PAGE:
When we went to see the house, his love of it was confirmed and he definitely wanted it. I was okay with that. After we visited it once before the closing, as we pulled out of the driveway, I asked Jessie, "If we're able to close on this house, are you going to be able to see that Heavenly Father has provided us such a huge house so that we would have enough room for eight children?" He said he probably could. Then I asked, "Would you be willing to let us have eight children?" He said that he might be able to, which was a huge change from the negative answers he'd given me before that.
As a result of that interaction, I knew we would close on the house. I knew we would live there. I'm not sure when the knowledge about how long we would live there came, but it was definitely before we moved in completely.
So, Jessie loved that house. He called it his castle. He wanted to paint it to look like it was built with large stones with a dragon on one side of it. He seriously loved that house!!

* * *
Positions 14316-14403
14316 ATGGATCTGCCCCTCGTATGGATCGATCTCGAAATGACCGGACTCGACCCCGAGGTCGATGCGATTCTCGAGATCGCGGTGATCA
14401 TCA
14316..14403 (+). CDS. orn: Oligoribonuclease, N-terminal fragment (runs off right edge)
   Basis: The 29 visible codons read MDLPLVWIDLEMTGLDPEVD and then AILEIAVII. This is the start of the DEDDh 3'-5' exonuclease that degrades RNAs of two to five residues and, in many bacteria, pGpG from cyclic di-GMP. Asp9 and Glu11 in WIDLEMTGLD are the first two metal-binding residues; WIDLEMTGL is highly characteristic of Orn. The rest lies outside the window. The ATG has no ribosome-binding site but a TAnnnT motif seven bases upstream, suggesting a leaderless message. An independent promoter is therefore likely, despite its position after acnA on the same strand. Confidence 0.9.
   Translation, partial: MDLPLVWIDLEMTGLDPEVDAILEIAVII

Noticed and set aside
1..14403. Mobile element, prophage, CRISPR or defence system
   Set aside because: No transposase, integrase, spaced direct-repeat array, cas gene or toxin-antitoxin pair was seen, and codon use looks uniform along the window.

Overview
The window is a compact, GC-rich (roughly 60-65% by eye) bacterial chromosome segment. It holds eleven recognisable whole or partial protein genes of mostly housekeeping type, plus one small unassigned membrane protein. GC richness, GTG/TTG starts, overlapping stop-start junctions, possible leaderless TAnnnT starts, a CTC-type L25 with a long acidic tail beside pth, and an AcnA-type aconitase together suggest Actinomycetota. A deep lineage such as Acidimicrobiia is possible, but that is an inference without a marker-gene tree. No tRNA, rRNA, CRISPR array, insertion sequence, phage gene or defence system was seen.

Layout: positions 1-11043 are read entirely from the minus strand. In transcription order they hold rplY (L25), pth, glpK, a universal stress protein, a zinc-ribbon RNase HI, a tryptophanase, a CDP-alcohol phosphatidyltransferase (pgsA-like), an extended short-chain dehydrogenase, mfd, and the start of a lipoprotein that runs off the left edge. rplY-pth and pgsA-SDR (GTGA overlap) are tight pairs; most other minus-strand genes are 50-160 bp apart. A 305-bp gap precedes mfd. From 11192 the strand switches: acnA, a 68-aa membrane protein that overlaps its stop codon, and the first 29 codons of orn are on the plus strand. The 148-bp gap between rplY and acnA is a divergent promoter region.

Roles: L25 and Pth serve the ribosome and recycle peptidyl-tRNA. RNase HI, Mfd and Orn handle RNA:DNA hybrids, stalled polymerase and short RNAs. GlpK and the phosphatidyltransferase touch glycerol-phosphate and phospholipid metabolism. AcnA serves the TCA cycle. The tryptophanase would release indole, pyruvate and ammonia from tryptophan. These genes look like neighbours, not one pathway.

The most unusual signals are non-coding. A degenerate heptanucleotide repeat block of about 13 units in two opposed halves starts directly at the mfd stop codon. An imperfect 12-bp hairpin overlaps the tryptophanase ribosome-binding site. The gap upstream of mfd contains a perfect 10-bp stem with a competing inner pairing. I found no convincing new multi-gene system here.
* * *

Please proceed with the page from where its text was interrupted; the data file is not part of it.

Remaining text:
After we'd lived there a little more than two years, I started to suggest moving. Jessie was not willing to even consider it. Remember, he loved that house!
Many things happened over the course of those few months and eventually he wasn't so fully against the idea. He definitely wasn't FOR moving, yet, either, though!
A little after the three year mark, I started looking at places we might move to... like Montana, Alaska, Minnesota... places up north. I would mention a bit of information about them here and there. Jessie was not at all excited about the prospect of moving to a place where it was seriously cold. I didn't care for the cold, either... I was just looking at places I thought might be conducive to our somewhat "alternative" choices.